U.S. urged to lift antiterror ban on foreign scholars





Tariq Ramadan, a respected Swiss academic and Muslim scholar, had a job all lined up at the University of Notre Dame in 2004, but the Bush administration prevented him from entering the country. Government officials said he had contributed to a charity believed to have connections to terrorism.

Now, in a move leading up to that hearing, a coalition of academic and civil liberties groups is calling on the Obama administration to break with the Bush administration’s policies on blocking visas of some foreign scholars, writers and activists.

In a letter being released Wednesday, the coalition says so-called ideological exclusion ‘‘compromises the vitality of academic and political debate in the United States at a time when that debate is exceptionally important.’’

The government initially barred Mr. Ramadan by invoking a provision of the chief anti-terrorism law, the USA Patriot Act, that allows the authorities to exclude foreigners who use ‘‘a position of prominence within any country to endorse or espouse terrorist activity.’’ Then, after the suit was filed, the government argued that from 1998 to 2002, Mr. Ramadan contributed about $1,300 to a charity in Switzerland that the Treasury Department later categorized as a terrorist organization. The charity, Association de Secours Palestinien, was a contributor to Hamas.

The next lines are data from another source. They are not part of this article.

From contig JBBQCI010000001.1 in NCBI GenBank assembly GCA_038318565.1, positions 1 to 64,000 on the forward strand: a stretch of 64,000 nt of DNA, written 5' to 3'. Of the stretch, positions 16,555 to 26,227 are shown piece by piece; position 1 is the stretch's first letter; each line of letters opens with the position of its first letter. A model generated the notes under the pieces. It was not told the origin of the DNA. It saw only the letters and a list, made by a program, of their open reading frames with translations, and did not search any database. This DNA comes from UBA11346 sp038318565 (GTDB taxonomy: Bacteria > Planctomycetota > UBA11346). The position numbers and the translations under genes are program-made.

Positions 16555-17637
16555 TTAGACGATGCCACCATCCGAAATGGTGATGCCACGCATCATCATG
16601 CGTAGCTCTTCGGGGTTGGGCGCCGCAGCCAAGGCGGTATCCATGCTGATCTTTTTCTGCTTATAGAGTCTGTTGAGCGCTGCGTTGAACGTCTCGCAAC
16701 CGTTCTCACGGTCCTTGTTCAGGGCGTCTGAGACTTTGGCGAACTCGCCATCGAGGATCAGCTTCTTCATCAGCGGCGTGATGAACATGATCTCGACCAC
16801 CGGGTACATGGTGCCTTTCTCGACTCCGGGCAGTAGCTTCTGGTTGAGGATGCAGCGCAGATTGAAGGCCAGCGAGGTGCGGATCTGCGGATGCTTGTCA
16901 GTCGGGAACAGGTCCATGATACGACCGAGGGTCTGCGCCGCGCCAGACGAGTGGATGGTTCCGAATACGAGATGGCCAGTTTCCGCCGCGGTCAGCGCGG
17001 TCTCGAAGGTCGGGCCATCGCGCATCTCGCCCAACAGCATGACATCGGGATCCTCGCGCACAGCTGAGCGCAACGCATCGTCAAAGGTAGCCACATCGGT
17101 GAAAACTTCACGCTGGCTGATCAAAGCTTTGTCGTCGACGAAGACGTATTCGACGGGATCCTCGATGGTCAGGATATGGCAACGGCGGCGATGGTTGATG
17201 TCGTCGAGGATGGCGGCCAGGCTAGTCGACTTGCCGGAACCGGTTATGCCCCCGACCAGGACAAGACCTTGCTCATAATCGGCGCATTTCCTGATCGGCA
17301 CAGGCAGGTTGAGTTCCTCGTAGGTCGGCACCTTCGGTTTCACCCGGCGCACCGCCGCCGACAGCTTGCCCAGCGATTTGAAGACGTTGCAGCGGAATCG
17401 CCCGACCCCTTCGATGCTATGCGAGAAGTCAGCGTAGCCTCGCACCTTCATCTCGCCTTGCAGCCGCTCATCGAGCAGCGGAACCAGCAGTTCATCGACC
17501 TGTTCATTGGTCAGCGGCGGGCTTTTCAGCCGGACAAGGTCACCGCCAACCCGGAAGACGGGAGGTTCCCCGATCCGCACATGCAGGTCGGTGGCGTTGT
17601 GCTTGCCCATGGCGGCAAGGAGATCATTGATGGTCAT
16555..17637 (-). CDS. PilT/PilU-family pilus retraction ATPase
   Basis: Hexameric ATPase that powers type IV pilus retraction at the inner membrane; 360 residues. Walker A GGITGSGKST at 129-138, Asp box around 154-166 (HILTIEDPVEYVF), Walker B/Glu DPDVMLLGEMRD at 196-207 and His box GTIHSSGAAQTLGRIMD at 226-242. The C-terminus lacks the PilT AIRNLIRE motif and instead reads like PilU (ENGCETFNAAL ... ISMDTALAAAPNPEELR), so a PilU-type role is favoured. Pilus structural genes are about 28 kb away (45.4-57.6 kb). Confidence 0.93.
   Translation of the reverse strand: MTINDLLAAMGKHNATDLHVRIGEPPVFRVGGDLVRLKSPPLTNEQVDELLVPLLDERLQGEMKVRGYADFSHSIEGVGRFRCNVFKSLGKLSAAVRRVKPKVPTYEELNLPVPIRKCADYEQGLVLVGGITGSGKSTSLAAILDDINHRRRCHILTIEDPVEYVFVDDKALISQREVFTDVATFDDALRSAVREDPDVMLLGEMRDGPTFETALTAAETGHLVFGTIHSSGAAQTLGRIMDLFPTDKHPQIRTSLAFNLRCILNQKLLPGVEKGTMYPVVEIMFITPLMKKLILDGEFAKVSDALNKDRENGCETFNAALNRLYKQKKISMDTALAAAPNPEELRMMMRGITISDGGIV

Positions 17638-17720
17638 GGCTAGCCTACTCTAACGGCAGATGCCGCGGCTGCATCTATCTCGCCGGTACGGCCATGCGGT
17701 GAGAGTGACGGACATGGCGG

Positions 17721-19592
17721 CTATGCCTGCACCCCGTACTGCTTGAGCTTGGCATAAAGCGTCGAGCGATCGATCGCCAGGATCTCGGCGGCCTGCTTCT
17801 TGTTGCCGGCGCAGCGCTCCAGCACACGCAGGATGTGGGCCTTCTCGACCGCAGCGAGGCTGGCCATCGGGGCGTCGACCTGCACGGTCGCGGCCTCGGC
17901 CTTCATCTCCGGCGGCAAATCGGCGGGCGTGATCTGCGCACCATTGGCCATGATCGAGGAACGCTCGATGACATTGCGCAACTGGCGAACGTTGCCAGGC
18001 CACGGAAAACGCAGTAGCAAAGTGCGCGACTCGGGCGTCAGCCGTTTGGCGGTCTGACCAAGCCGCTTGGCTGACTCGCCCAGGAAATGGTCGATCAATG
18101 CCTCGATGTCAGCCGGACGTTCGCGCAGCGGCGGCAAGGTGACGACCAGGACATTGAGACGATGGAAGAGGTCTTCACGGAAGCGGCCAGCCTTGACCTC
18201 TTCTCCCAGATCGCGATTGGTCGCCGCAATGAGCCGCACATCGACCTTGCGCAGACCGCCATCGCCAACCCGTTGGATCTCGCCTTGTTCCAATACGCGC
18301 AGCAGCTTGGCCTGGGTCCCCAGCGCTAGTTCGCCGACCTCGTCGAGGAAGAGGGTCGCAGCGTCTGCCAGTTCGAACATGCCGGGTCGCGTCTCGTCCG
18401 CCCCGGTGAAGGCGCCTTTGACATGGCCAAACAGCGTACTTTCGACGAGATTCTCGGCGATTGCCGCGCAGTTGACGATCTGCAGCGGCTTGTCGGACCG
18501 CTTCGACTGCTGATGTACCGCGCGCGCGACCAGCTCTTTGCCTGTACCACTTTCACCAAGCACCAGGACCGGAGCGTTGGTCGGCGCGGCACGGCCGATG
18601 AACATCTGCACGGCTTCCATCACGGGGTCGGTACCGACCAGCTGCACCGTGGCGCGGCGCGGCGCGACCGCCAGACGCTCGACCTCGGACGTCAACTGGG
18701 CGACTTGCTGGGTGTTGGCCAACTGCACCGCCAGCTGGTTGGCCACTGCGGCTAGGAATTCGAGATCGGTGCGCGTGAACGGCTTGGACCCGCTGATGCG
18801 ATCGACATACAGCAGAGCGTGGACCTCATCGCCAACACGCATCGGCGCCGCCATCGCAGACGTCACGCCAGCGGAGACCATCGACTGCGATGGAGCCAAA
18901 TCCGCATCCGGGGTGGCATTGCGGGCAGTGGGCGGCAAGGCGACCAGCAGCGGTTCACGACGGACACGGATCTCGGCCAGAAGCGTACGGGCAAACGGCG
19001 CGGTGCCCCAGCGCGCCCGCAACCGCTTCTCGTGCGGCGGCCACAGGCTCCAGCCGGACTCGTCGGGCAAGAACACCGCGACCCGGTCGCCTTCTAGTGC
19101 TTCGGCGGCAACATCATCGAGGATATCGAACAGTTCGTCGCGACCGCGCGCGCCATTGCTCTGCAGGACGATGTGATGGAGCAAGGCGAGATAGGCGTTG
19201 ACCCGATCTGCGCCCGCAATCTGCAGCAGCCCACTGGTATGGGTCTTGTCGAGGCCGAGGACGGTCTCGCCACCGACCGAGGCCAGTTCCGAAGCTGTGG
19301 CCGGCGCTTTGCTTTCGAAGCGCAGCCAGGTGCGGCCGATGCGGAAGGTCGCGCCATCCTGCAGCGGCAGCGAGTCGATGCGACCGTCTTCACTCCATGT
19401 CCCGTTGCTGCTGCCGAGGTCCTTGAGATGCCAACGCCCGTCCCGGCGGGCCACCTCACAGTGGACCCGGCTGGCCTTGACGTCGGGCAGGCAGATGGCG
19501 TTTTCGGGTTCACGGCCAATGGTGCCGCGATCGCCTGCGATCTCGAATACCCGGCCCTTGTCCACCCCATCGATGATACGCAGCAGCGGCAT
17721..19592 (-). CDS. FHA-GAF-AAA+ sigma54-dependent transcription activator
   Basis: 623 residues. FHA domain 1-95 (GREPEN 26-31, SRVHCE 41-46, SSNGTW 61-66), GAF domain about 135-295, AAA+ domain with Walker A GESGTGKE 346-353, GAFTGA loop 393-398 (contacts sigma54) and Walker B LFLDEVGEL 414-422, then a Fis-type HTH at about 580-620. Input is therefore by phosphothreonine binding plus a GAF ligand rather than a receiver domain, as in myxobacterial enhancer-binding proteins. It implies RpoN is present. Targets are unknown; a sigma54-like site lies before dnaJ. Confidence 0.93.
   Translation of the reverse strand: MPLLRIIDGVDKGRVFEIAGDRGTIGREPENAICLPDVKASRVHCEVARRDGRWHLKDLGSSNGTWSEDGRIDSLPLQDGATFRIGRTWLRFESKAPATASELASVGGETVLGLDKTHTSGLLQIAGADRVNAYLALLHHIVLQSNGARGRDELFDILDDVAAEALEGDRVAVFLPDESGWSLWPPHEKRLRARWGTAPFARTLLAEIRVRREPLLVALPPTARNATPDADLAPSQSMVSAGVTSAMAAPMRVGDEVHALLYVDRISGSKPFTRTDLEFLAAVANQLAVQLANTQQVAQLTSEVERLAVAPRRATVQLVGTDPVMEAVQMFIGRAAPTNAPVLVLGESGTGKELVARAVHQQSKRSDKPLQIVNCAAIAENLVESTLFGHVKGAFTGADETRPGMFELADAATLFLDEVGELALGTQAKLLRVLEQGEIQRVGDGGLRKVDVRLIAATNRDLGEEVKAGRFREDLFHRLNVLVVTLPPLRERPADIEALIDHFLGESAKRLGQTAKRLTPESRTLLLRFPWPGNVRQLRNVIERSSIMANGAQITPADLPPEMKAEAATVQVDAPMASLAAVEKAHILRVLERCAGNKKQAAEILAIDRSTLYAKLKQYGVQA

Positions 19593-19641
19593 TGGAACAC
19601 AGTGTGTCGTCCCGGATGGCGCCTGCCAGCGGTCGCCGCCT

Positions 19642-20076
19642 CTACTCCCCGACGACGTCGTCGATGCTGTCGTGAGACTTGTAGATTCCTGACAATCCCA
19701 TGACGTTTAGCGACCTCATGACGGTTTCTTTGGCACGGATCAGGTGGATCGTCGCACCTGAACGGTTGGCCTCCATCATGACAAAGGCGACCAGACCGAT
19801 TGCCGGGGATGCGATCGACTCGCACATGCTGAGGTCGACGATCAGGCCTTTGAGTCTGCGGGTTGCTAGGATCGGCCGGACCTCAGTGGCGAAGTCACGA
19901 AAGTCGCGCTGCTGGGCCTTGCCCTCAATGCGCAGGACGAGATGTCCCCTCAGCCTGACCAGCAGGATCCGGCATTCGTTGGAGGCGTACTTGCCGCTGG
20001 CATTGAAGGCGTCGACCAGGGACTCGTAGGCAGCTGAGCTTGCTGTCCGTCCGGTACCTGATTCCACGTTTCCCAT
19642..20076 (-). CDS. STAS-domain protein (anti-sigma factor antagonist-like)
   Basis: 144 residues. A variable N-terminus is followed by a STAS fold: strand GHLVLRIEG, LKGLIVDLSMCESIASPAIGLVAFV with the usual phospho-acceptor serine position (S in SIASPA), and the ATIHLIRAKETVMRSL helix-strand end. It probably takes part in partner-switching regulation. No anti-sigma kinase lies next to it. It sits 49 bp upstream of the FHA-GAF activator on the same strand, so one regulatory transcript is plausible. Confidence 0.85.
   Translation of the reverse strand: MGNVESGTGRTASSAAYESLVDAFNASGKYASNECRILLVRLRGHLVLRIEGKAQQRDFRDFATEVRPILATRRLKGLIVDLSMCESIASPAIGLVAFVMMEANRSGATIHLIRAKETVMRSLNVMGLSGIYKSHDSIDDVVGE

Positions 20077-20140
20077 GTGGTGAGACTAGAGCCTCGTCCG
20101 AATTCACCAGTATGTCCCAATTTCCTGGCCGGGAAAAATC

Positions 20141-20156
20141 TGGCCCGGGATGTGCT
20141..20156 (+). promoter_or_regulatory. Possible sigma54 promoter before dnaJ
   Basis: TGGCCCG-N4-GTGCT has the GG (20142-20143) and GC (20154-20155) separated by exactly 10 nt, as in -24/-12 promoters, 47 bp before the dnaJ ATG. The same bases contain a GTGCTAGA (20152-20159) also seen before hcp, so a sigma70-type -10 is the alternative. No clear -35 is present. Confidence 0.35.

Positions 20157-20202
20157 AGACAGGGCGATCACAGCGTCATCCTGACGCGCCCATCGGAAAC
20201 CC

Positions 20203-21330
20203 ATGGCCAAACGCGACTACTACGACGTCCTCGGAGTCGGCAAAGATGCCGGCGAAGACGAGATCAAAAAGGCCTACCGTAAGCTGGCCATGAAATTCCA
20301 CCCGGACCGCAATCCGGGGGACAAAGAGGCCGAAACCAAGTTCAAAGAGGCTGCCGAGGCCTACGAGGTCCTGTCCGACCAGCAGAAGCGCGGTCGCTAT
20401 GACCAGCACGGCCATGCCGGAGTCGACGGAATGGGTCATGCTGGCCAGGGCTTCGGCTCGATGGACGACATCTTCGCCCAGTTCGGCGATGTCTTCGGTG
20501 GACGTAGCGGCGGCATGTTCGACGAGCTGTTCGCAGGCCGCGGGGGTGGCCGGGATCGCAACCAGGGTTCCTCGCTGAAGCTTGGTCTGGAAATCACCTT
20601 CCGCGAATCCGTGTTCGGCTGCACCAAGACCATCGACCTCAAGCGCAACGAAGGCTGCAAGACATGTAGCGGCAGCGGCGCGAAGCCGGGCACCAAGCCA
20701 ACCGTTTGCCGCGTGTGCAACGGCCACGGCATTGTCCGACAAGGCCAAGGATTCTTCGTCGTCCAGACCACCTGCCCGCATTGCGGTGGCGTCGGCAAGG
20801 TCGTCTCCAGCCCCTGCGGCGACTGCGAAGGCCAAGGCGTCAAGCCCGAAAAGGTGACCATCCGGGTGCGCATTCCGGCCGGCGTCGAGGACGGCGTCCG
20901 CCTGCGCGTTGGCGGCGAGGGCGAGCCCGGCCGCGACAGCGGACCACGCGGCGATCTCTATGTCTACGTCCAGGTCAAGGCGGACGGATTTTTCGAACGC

Barring entry to the United States in similar cases is not new: during the Cold War, the writers Gabriel García Márquez, Pablo Neruda and Doris Lessing, among others, were kept out. Congress largely repealed a law allowing ideological exclusion in 1990, but the USA Patriot Act, adopted in 2001 and reauthorized in 2006, permits the government to block entry on anti-terrorism grounds.



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